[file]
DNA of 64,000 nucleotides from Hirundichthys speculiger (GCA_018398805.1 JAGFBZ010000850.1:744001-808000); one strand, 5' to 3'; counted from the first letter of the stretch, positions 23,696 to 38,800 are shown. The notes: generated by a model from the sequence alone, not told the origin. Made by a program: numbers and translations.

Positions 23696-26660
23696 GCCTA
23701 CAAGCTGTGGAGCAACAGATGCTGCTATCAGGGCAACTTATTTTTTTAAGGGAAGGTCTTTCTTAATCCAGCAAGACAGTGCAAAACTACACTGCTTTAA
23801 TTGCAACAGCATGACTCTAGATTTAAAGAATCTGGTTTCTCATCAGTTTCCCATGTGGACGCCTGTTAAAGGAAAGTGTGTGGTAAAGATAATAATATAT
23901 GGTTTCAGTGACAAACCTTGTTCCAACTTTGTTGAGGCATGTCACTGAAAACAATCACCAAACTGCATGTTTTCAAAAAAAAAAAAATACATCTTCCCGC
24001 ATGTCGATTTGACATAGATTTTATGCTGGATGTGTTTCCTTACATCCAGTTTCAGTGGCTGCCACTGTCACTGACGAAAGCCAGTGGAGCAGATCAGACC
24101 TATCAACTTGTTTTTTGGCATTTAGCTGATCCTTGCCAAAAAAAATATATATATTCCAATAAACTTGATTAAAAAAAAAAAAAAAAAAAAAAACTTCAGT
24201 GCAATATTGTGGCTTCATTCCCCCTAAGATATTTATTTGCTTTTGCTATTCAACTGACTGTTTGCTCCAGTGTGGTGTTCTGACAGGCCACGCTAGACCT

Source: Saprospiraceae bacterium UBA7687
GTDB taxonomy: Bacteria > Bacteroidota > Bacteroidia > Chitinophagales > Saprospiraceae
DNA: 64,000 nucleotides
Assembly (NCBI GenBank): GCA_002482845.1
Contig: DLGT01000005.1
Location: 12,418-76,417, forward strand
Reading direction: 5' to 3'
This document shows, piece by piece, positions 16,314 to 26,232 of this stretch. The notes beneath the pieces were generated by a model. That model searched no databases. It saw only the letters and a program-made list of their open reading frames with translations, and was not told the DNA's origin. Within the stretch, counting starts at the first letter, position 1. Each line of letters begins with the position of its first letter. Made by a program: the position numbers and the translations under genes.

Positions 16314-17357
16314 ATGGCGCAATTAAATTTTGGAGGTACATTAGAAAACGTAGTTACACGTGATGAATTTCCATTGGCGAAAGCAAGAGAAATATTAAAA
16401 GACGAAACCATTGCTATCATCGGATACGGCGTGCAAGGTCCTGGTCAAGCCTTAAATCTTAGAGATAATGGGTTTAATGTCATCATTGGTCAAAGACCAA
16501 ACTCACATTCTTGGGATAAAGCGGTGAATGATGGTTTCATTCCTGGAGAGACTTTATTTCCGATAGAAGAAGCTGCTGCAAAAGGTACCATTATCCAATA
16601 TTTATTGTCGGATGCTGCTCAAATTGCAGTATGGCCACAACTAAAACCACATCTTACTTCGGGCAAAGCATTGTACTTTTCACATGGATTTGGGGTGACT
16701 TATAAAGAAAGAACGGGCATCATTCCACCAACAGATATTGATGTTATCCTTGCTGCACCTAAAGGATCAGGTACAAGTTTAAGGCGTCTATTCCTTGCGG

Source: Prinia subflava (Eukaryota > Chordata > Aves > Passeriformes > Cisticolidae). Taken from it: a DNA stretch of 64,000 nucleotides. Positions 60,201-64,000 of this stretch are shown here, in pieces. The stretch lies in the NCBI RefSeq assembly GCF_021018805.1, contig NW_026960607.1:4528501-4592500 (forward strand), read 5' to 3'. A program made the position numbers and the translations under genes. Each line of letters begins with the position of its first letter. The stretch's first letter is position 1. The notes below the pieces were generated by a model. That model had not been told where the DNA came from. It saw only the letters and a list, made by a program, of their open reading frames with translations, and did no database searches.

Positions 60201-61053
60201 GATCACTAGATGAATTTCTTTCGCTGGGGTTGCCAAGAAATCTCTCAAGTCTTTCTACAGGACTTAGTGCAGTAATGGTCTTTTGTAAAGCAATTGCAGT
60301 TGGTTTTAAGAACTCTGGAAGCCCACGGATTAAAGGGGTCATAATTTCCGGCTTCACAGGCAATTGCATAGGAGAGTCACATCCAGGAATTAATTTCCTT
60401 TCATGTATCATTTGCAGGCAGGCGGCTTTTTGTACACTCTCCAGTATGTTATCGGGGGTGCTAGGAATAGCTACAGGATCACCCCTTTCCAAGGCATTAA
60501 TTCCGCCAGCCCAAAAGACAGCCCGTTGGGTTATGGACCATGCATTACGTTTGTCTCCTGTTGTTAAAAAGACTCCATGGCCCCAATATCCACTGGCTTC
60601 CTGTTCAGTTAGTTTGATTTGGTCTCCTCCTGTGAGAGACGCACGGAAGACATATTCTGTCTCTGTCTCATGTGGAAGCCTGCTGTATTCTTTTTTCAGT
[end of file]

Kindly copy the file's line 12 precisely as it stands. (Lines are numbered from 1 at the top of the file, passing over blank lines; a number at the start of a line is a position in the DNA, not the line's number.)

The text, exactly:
DNA: 64,000 nucleotides